Although Edward Robert Drury, general manager of the Queensland National Bank, did not acquire Saltwood until 1895, he and his family appear to have shared the house with the Hart family, as a holiday home. As early as 1882, Drury had acquired the fifth subdivision of the original site, fronting Swan Street, and this became part of the Saltwood grounds. A photograph dated c. 1901, shows a separate timber building on the fifth subdivision, which may have been erected soon after Drury's purchase of the site. This building is no longer extant.
Drury died at Saltwood early in 1896, but the residence remained in the Drury family until 1919. It may have functioned as a boarding house or guest house from about 1900.
From 1920 to 1979 the property was owned by the McMenamin family, who used two rooms as a doctor's surgery and locum's room in the late 1960s. During their occupancy, the original picket fence was replaced with the present masonry and timber structure, and by the early 1950s, a tennis court had been created on the lawn to the south of the residence, and the open space between the two rear wings had been covered.
The residence was renovated in the 1980s, and verandahs added to the rear extension after 1986. Most of the present planting dates to the early 1980.

***********************************************************************************


Shorncliffe in the 1950's was the "beach".  If one was lucky, the picnic basket was packed, and we caught a steam train all the way to Shorncliffe.  Up the hill we walked, and down to the beach.

The pier was an attraction, full of penny arcade machines.





Sandgate

Some Historical Facts regarding Sandgate                         From the State Library of Queensland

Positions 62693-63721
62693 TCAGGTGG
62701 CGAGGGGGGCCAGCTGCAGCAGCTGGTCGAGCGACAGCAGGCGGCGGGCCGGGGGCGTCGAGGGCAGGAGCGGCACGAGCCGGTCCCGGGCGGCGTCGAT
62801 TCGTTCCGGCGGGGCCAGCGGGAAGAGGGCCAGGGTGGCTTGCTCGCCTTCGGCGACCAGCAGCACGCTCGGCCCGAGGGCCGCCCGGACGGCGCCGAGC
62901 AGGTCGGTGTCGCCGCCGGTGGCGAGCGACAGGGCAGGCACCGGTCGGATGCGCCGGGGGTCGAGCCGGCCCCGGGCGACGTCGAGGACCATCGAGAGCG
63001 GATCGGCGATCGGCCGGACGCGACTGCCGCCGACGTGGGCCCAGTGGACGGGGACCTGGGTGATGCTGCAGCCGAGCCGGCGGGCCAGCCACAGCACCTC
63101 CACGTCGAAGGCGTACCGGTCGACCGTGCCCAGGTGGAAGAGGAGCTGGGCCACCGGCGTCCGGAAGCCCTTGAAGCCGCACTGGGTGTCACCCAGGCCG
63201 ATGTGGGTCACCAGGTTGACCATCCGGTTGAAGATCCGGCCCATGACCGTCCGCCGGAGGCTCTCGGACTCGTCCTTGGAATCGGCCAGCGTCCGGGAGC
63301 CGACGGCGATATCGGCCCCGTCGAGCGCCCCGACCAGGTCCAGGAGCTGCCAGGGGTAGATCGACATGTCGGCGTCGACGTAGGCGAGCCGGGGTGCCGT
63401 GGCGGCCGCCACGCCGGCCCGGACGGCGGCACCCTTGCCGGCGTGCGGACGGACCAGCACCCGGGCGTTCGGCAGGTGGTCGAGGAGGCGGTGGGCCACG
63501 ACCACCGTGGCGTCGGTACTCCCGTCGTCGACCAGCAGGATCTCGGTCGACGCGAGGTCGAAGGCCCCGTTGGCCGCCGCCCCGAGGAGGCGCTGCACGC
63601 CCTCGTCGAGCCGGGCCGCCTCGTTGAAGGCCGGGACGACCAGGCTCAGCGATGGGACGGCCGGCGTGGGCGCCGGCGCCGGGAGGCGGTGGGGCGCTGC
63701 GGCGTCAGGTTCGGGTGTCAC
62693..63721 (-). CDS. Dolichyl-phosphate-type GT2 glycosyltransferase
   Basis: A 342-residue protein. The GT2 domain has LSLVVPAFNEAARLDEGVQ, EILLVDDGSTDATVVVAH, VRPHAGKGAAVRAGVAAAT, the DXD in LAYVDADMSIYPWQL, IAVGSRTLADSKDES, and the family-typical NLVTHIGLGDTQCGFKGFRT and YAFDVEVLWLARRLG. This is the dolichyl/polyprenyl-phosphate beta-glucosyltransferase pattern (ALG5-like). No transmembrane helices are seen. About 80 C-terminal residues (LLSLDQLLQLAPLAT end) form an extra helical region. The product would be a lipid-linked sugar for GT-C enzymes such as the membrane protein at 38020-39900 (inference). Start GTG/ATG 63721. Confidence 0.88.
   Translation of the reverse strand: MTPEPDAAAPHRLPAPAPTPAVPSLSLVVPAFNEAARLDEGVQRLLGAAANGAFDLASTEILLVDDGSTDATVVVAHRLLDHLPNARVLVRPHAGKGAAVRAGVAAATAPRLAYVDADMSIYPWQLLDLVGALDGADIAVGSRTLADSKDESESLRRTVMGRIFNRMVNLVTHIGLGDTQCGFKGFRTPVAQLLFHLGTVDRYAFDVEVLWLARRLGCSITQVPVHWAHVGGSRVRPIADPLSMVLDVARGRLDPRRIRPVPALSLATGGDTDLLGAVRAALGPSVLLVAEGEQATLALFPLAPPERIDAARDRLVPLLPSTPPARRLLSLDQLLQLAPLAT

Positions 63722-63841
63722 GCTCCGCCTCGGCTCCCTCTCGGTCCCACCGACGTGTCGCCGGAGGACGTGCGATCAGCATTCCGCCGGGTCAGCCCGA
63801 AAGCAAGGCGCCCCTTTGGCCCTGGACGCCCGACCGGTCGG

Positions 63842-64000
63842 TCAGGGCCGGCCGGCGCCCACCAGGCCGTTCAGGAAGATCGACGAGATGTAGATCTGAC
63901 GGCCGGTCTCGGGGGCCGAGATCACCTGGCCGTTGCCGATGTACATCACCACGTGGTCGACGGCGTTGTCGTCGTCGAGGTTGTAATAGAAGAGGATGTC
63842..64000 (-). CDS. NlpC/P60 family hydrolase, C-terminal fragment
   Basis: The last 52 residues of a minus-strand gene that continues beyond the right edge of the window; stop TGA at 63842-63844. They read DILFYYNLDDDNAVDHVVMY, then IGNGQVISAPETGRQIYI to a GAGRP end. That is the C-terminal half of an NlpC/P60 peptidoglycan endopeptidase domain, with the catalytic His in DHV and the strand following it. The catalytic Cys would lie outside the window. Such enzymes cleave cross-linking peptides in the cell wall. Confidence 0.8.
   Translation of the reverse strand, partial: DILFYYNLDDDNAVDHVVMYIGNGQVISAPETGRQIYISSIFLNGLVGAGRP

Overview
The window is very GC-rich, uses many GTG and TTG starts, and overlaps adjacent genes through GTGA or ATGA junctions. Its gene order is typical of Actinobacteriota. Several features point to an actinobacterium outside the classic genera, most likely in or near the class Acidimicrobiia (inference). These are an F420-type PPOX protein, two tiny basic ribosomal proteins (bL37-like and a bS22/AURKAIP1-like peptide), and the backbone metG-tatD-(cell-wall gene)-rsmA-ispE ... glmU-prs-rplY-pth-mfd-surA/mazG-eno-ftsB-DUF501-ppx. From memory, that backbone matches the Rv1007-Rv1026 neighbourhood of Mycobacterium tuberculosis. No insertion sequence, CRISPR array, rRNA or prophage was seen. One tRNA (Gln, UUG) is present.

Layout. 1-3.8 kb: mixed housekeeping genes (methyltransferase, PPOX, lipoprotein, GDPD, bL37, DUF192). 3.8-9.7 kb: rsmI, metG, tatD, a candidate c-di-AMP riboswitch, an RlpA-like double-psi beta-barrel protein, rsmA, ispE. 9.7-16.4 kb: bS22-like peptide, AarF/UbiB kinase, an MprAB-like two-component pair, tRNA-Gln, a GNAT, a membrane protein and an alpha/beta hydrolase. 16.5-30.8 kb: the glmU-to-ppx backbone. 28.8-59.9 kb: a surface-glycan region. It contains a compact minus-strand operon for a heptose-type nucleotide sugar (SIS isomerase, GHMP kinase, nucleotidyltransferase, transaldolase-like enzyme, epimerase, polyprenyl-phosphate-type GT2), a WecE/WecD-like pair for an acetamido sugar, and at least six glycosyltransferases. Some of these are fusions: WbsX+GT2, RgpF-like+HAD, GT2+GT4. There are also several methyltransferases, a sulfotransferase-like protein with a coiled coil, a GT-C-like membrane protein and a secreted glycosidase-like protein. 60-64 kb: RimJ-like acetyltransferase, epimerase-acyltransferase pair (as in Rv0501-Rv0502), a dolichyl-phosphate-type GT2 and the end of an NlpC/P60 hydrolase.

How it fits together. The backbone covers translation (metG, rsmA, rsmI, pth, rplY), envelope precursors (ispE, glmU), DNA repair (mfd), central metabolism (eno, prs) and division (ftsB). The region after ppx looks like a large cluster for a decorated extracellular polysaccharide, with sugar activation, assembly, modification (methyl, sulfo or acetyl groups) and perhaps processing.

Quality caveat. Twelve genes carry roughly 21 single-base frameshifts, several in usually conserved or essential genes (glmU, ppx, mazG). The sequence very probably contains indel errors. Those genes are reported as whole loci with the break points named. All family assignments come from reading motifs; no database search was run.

This information follows on from the Bald Hills information, in terms of the construction of a port.

Some of the early activity and some of the early settlers in the area includes:
  • the first early lobbying for a settlement in the Cabbage Tree Creek area commenced from 1852.
  • J.C. Burnett undertook an official land survey of the area (1852).  The name Sandgate was first used as an official name in his published survey report.
  • the site for the proposed village of Sandgate is gazetted (19 March 1853).
  • the first official land sales in the area take place (9 November 1853).
  • the first purchasers or settlers include Thomas Dowse and John Baxter (from 1853).
  • the Slaughter, Davie and Loudin families settle from 1864/5.  
  • Mr. Slaughter became the first postmaster for the district.
Some businesses and industries in the Sandgate area have included:
  • the first hotel, known as the Sandgate Hotel established by Charles Davie (1858).
  • John Baxter’s cafĂ© was established at Cabbage Tree Creek (1862).
  • seaside cottages are listed in newspapers as being available for rent at £3 per week (late 1860s).
  • there is growth in the number of accommodation houses including Villa Marina, Belair, Musgrave (from the 1870s).
  • a horse drawn coach service was established by the Best family.
  • soft drink manufacturing commenced from the 1880s.
Some of the area’s historic hotels include:
  • the  Sandgate Hotel, later to be known as the Belvedere Hotel, established by Charles Davie (1858).
  • the Claredon Hotel (David Mitchell) (1861).
  • 1862 – the Sandgate Hotel, built by William Loudin in 1862.  This was a different hotel to the Sandgate Hotel mentioned above, which by this time was trading as the Belvedere Hotel.
  • the London Hotel built in 1863 for Thomas Cahill.  This hotel was abandoned in 1864.
  • 1865 – Brighton Hotel built for William Rae and dating from 1865.
  • Masons Hotel (George Mason).
  • 1867 – the Osbourne Hotel built for Hiram Wakefield (1867).
Some significant dates in Sandgate’s history and development include:
  • 1861 – a bridge across Cabbage Tree Creek was constructed.
  • 1865 – a company is formed with the aim of constructing the Sandgate Pier.
  • 1868 – a regular coach service between Brisbane and Sandgate was established.  In the initial phase this was not a daily service.
  • 1873 – Sandgate State School was established with the original classes being held in the chapel of the Baptist Church.  The first teacher was W.R. Barfoot.
  • 1874 – the first permanent Sandgate State School building was constructed.
  • 1876 – daily coach services from Brisbane to Sandgate, via Nundah commence.
  • 1880 – Sandgate was proclaimed a Municipal Borough.
  • 1880 – Sandgate was proclaimed a Town.  The names of some of the first Town Councillors are honoured in the names of local streets including Townsend, Board, Bott, Kift and Deagon streets.
  • 1881 – a railway construction contract was awarded for construction of a line to Sandgate.